The patients followed a standardised rehabilitation regimen. Preoperatively, the patient was instructed by our specialised physiotherapist in very light, non-weight bearing exercises, mainly to ensure oedema prophylaxis. The exercises were to be performed at home during the first six weeks. From week six to 12, rehabilitation was performed at the patient’s local physiotherapy guided by our specialised physiotherapist.


The following patient-reported outcomes and physical tests were assessed pre-operatively and at three and 12 months post-operatively:

The Copenhagen Hip and Groin Outcome Score (HAGOS), which consists of six separate subscales (pain, symptoms, physical function in daily living, physical function in sport and recreation, participation in physical activities, and hip- and/or groin-related quality of life). HAGOS is used to assess physically active young-to-middle-aged patients with long-standing hip and/or groin pain (score range: 0 (worst) – 100 (best)).

The Oxford Hip score (OHS) is developed for hip osteoarthritis and assesses hip-specific pain and function in daily activities. The OHS is patient self-administered, and the score ranges from 0 (worst) to 48 (best) [13].

The EuroQol Visual Analogue Scale (EQ-VAS), which records the responder’s overall current health on a vertical visual analogue scale, ranges from 0 to 100.

At the three- and 12-month follow-up, the Global Rating of Change score (GROC) was completed. GROC is a patient-administered 11-point Likert scale by which the patient rates the perceived overall change of the hip condition from “very much better” to “very much worse” [14]. GROC responses were considered successful if patients scored “moderately better” to “very much better” [15]. Global improvement was measured as proportion of successful answers.

Furthermore, patients were asked about their average lateral hip pain during the past 14 days in rest and during general activity. Pain was measured on an 11-point numerical rating scale (0: no pain, 10: worst pain imaginable) [16].

The 30-second Chairs-Stand-Test (CST) was used to evaluate lower limb function where the number of sits to stand in 30 seconds is measured [17].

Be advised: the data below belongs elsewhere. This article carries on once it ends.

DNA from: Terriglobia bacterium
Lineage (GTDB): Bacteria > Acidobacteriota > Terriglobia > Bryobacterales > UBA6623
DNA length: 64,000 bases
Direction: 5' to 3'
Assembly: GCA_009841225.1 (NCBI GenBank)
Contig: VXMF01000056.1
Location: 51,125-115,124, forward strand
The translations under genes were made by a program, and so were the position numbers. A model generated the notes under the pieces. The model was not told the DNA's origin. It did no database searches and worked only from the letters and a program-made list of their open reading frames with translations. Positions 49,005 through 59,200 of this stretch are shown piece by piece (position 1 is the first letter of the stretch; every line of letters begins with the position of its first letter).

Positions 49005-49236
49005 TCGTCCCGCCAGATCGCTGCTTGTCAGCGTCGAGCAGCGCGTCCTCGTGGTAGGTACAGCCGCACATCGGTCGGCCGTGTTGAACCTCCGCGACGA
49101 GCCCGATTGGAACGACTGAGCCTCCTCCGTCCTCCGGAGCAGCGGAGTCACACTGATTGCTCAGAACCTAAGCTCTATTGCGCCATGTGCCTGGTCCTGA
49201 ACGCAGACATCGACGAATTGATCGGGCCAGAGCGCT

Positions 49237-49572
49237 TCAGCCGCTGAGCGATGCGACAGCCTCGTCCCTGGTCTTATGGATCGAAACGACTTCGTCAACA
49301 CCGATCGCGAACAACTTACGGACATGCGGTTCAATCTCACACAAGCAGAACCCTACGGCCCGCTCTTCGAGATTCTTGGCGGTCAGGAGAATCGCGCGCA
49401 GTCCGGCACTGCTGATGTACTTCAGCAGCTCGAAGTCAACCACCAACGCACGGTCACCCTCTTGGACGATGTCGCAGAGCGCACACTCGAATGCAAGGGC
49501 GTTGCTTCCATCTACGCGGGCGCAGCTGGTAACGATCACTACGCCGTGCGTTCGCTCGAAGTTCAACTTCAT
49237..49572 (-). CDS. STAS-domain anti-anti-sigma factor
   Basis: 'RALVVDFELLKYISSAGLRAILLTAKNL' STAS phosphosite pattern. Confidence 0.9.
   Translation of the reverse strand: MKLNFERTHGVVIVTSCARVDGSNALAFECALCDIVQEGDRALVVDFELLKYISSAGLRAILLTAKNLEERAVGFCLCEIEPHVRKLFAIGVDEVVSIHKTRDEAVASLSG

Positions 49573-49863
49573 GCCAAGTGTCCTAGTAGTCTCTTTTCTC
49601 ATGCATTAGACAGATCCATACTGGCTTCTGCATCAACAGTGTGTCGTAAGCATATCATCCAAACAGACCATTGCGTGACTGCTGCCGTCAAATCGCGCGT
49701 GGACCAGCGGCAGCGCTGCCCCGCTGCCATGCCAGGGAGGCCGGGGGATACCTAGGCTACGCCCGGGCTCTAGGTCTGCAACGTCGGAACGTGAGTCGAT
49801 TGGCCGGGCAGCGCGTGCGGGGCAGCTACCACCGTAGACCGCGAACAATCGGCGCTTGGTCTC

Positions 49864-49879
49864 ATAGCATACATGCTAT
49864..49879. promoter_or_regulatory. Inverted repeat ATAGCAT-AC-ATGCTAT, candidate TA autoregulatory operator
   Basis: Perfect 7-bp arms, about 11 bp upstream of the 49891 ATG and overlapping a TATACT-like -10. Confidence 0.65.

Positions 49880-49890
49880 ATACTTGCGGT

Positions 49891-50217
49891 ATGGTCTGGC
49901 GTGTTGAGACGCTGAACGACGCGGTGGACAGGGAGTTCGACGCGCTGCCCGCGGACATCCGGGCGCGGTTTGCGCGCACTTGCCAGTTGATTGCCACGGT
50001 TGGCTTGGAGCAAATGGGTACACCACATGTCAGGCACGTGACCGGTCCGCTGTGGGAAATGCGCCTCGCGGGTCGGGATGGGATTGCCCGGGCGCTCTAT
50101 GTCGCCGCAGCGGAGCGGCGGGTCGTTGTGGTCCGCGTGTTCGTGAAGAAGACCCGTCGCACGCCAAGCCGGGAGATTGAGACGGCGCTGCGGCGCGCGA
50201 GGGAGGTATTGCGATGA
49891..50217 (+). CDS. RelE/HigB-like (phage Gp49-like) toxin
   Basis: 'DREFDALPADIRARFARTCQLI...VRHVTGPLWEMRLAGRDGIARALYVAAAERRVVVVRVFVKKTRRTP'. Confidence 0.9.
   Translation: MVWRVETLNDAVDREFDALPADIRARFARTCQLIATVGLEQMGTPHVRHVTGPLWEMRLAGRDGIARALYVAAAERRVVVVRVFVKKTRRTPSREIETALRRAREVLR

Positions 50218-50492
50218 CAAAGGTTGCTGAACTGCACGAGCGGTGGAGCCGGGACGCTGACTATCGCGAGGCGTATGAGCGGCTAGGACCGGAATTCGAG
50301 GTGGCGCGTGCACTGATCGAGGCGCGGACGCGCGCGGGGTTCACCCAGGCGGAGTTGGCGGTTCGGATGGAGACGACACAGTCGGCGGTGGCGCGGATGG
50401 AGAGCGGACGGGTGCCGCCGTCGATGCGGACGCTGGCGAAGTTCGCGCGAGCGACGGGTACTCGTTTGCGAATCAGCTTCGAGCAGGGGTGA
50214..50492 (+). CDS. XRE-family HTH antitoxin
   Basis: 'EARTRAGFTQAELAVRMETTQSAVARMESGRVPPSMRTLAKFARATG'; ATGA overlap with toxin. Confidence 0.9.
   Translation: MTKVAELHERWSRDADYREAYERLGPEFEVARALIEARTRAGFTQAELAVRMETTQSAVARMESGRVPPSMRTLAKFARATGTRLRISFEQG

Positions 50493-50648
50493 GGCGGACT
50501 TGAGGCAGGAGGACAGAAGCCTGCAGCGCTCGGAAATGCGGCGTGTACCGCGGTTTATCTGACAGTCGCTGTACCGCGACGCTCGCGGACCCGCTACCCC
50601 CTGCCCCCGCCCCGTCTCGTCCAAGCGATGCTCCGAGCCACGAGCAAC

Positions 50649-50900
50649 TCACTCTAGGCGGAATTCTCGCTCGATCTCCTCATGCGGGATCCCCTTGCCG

Statistical methods

Parametric data are presented as means with 95% confidence intervals (CI). Non-parametric data are presented as medians and 25-75% interquartile ranges (IQR). Binary data are stated as proportions. Normality was evaluated by plotting the data. Paired T-test was used for paired comparisons between time. A 5% level of significance was applied. Statistical analyses were performed with Stata 16.

Ethical consideration

All patients gave written informed consent to use their data for this study. Data protection approval was obtained from the Central Denmark Region (no. 1-16-02-761-17).

Data sharing

The data that support the findings of this study are available from X but restrictions apply to the availability of these data, which were used under license for the present study and are therefore not publicly available. Data are, however, available from the authors upon reasonable request and with permission from X.

Trial registration: not relevant.


Patient demographics and surgical data

A total of 67 women (68 hips) with a mean age of 59 (95% CI: 56-61) years and a mean BMI of 28 kg/m² (95% CI: 27-29) were included (Table 1). All patients reported LHP for more than one year prior to the surgical intervention. Nineteen patients had previous surgery to the affected hip or femur (total hip replacement (n = 6), iliotibial band surgery (n = 7), hip arthroscopy (n = 2), femoral fracture (n = 3) and rectus femoris removal (n = 1)). Two patients had former lower-back surgery.

The median duration of surgery was 50 (IQR: 41-60) minutes. The GMM tendon attachment was registered as affected in the gluteus minimus in two hips, the gluteus medius in 27 hips and both the gluteus medius and minimus in 38 hips. Isolated tear of the posterior tendon of the gluteus medius was found in one hip. In 21 hips, tissue augmentation was used (at the surgeon’s discretion).

All incisions healed uneventfully. Two patients developed superficial surgical site infection managed by removal of skin staples and oral antibiotics. Incisional and subcutaneous tenderness during the first year was a very common finding. Two (3%) re-ruptures were diagnosed at the 12-month follow-up; these re-ruptures were both full-thickness tears at index surgery (type 3C – see Textbox 2 in the Supplementary material).

Patient-reported outcomes

From pre-operatively to the 12-month follow-up, lateral hip pain decreased significantly. All HAGOS subgroups improved between 27 and 35 points. The OHS improved from 22.2 to 34.6 points. The EQ-VAS improved from 52 to 72 points (Table 2).

Success on the GROC was reported by 64% at the three-month and by 79% at the 12-month follow-up (Figure 2).

Physical function

Median (IQR) number of repetitions completed in the CST improved from 11 (9-13) pre-operatively to 13 (11-16) (p > 0.0001) at the 12-month follow-up.